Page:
* Obama heads to Mexico on Thursday; energy on the agenda
* U.S. has not implemented drilling agreement signed a year ago
* U.S. Congress now beginning to look at language
* House wants exemption from Dodd-Frank disclosure rule
By Roberta Rampton
WASHINGTON, April 29 (Reuters) - More than a year after the United States and Mexico signed a much-lauded deal that would remove obstacles to expanding deepwater drilling for oil in the Gulf of Mexico, the agreement has still not been finalized by the United States.
The delay, for which people close to the administration blame Congress while Republicans in Congress blame the administration, is certain to be discussed when President Barack Obama visits Mexican President Enrique Pena Nieto in Mexico City on Thursday.
Mexico immediately ratified the pact in April 2012, but the United States has so far been unable to pass a simply worded, one-page law to put the agreement into force.
The deal, formally known as the Transboundary Hydrocarbons Agreement, provides legal guidelines for deepwater drilling in the 1.5 million acres (600,000 hectares) of the Gulf that straddle the U.S.-Mexico boundary.
It is seen as the key to opening a new era of cooperation on oil production between the two countries. Mexico’s state-owned oil company Pemex needs technology and investment to boost its stagnant production, and U.S. companies are eager to help.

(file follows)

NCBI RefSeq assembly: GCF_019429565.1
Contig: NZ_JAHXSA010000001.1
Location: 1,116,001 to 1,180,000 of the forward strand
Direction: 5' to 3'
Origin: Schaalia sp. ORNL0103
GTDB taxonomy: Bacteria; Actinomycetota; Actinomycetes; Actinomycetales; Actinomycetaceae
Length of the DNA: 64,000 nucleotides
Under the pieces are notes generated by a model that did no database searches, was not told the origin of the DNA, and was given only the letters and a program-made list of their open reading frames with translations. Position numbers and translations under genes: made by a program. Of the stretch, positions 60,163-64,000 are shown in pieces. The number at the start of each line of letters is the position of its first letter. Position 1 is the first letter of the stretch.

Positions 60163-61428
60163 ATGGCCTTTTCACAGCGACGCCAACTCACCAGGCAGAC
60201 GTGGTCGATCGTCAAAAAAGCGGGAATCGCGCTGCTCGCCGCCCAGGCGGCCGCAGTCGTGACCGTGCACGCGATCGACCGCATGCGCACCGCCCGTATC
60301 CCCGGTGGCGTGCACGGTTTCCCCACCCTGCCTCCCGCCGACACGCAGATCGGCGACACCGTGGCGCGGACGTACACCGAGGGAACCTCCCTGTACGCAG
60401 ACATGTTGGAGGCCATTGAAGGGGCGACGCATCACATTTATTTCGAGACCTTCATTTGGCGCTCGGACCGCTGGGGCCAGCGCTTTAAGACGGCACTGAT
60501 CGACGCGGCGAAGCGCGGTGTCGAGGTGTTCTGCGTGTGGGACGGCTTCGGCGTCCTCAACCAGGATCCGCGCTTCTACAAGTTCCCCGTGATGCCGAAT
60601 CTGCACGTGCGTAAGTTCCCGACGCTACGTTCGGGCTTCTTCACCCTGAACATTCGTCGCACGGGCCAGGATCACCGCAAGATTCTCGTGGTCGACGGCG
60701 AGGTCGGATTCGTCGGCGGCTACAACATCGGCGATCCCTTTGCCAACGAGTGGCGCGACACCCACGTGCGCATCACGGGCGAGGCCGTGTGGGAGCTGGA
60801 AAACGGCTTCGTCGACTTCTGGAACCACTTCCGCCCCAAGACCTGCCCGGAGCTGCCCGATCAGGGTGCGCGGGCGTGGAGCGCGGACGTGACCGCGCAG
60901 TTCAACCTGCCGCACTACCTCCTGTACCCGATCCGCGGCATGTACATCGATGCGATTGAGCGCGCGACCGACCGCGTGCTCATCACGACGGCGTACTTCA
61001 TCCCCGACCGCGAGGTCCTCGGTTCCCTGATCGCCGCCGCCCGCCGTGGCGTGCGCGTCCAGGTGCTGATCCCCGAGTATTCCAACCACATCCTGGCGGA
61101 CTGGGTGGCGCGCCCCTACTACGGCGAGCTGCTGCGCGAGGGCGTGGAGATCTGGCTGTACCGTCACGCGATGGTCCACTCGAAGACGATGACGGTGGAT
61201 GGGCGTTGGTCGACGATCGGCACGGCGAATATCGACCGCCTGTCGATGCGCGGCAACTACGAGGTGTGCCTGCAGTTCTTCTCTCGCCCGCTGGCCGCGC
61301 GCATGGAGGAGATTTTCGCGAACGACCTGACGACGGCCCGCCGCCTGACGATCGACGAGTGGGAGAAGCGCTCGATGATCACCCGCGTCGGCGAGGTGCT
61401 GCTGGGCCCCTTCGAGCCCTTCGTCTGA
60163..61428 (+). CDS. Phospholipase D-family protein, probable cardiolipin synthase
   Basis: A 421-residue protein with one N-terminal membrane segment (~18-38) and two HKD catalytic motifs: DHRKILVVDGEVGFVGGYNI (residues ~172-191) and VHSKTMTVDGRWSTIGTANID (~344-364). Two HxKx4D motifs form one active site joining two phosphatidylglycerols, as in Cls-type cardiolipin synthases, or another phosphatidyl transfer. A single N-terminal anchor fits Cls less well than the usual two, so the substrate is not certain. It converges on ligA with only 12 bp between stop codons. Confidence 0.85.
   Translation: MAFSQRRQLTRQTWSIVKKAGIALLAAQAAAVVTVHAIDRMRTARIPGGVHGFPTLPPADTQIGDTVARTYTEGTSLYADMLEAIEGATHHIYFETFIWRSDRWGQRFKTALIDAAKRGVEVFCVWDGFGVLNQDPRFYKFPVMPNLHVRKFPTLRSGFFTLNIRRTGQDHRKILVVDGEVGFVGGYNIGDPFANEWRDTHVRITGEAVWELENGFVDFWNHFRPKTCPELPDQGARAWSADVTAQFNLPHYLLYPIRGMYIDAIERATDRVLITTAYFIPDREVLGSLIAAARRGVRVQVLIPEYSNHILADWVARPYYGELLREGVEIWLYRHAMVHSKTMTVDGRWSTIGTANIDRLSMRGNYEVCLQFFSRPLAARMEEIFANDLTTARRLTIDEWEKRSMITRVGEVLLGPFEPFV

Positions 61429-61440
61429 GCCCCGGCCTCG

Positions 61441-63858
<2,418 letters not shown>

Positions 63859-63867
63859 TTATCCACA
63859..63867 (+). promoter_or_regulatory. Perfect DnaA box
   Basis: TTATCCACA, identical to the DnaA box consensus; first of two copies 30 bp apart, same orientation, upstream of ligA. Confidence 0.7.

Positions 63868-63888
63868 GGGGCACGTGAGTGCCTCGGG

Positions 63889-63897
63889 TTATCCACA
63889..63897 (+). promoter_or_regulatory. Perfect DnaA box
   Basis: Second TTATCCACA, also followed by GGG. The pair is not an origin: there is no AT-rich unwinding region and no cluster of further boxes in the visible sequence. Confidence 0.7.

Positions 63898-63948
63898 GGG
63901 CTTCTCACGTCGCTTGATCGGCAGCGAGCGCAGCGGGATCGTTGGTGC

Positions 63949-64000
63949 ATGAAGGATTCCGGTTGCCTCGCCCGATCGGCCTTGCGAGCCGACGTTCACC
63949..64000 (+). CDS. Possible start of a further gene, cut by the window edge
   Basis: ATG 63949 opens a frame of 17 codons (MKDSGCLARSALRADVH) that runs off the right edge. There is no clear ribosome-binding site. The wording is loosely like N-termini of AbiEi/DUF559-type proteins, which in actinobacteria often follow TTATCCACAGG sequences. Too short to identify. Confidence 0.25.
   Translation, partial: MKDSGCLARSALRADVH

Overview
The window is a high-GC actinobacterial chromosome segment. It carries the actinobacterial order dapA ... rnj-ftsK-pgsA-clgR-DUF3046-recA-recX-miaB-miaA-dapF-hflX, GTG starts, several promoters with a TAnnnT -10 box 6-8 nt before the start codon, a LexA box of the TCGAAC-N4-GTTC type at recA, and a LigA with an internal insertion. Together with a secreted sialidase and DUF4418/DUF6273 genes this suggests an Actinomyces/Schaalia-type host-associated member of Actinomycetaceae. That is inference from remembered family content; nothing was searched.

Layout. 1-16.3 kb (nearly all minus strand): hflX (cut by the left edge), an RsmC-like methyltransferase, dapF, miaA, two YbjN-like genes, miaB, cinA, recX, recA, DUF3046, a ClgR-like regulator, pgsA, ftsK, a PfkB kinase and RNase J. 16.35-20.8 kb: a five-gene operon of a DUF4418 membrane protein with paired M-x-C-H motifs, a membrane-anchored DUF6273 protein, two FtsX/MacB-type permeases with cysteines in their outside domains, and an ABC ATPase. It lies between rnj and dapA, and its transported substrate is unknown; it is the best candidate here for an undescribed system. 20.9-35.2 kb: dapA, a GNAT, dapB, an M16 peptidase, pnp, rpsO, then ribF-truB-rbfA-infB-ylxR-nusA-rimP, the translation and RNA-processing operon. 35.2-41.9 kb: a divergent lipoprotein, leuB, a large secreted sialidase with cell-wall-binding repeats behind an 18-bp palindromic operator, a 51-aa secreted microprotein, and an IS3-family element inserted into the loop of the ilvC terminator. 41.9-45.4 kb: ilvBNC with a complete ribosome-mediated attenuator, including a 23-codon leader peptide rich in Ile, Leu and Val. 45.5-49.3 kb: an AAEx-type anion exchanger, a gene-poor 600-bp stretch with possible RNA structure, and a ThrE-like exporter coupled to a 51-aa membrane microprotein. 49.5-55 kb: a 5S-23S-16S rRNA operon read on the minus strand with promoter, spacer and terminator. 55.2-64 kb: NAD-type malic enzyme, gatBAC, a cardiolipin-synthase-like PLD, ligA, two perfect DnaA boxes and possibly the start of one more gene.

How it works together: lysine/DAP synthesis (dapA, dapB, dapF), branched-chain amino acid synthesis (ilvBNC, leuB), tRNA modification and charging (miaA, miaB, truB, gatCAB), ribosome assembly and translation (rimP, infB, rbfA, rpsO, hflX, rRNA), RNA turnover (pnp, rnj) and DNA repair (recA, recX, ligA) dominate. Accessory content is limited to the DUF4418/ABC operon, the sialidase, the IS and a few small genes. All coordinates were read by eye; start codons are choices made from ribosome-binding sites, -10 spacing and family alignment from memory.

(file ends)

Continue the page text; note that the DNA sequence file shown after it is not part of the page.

“The U.S. has a real opportunity now to put energy back on the agenda with Mexico in a way that it really hasn’t been able to be on the agenda for the last several years,” said Neil Brown, who worked on the issue during the last Congress as lead Republican international energy aide in the Senate.
But the final step of implementing the deal has languished.
“I‘m not aware of strong opposition to it. I think it’s been a little more inertia,” said Jason Bordoff, a top energy official at the White House until January who now runs Columbia University’s Center on Global Energy Policy.
In the past several weeks, there have been some signs that the implementing legislation may move forward, but there also could be new complications related to disclosure requirements.
Oil is critical for the Mexican economy, paying for a third of the government’s budget. But production peaked in 2004 at 3.4 million barrels per day and has slipped below 2.6 million bpd. PEMEX says it can revive production with deepwater wells in the Gulf, but needs technical and financial help.
The cross-border agreement would be the first step toward joint projects for reservoirs that cross the boundary, providing a way for PEMEX and other oil companies to share production and creating a framework to solve disputes that could arise.
“Without the agreement, it creates a barrier to investment,” said Erik Melito, a director at the American Petroleum Institute, the oil industry’s lobby group.
The agreement could help calm Mexico’s fears about what is termed the “popote” or drinking-straw effect - fears that U.S. oil companies are going to drain reservoirs that extend into Mexico’s side of the border, robbing Mexico of its share, said David Goldwyn, a former State Department official who helped launch negotiations.
“This has been an urban myth in Mexico for decades,” said Goldwyn, now president of Goldwyn Global Strategies, a consulting firm.